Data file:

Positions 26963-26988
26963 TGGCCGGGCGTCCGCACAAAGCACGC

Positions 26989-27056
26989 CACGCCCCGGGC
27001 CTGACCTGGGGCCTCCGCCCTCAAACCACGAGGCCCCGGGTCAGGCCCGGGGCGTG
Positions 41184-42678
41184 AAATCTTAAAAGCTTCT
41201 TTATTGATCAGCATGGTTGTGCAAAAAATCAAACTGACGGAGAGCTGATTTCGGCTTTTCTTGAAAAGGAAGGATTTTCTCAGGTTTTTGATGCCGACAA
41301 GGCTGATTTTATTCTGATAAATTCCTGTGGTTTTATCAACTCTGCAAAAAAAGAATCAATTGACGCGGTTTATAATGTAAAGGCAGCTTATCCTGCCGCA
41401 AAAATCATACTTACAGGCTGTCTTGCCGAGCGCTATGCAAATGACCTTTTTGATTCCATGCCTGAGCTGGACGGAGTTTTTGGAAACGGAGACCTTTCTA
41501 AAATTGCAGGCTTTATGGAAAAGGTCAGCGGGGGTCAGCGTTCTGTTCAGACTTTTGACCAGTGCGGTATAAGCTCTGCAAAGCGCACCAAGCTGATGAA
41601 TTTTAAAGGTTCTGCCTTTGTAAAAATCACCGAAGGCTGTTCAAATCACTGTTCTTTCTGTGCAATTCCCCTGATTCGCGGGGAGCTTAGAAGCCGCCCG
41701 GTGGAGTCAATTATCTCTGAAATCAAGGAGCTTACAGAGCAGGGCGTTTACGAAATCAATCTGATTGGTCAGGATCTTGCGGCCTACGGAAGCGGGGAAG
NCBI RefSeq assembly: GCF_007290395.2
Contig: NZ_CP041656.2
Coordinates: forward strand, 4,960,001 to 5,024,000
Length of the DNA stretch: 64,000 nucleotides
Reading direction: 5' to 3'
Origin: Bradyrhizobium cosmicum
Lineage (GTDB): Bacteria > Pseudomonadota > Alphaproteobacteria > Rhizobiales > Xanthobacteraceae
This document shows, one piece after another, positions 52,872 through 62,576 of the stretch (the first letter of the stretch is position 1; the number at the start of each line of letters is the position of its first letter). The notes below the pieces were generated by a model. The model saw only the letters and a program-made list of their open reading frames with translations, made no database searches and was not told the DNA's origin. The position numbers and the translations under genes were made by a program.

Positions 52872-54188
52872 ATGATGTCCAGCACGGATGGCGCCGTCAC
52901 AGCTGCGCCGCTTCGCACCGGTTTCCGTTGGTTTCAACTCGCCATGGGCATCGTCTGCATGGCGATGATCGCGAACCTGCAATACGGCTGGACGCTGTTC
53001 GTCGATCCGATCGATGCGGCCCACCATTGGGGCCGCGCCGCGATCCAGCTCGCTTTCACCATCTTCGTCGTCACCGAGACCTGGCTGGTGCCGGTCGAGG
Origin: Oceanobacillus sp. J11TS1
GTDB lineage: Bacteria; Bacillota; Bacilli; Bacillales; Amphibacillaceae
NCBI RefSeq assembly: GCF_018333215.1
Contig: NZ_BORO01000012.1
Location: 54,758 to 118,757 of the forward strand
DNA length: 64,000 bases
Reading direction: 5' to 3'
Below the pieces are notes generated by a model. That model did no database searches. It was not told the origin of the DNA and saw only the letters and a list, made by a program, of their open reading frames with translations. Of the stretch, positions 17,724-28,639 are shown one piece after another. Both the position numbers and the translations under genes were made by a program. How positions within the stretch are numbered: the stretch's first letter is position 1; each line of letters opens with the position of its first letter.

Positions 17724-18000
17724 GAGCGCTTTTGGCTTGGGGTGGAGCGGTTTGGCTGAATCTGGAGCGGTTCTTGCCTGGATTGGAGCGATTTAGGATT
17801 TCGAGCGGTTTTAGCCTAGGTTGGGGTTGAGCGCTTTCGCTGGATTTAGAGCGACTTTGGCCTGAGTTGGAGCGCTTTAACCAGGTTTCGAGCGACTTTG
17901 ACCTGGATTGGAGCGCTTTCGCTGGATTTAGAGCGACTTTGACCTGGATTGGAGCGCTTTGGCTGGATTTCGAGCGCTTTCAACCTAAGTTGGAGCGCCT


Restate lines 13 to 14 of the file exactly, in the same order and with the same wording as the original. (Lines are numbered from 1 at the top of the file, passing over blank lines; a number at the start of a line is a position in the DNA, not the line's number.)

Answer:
41701 GTGGAGTCAATTATCTCTGAAATCAAGGAGCTTACAGAGCAGGGCGTTTACGAAATCAATCTGATTGGTCAGGATCTTGCGGCCTACGGAAGCGGGGAAG
NCBI RefSeq assembly: GCF_007290395.2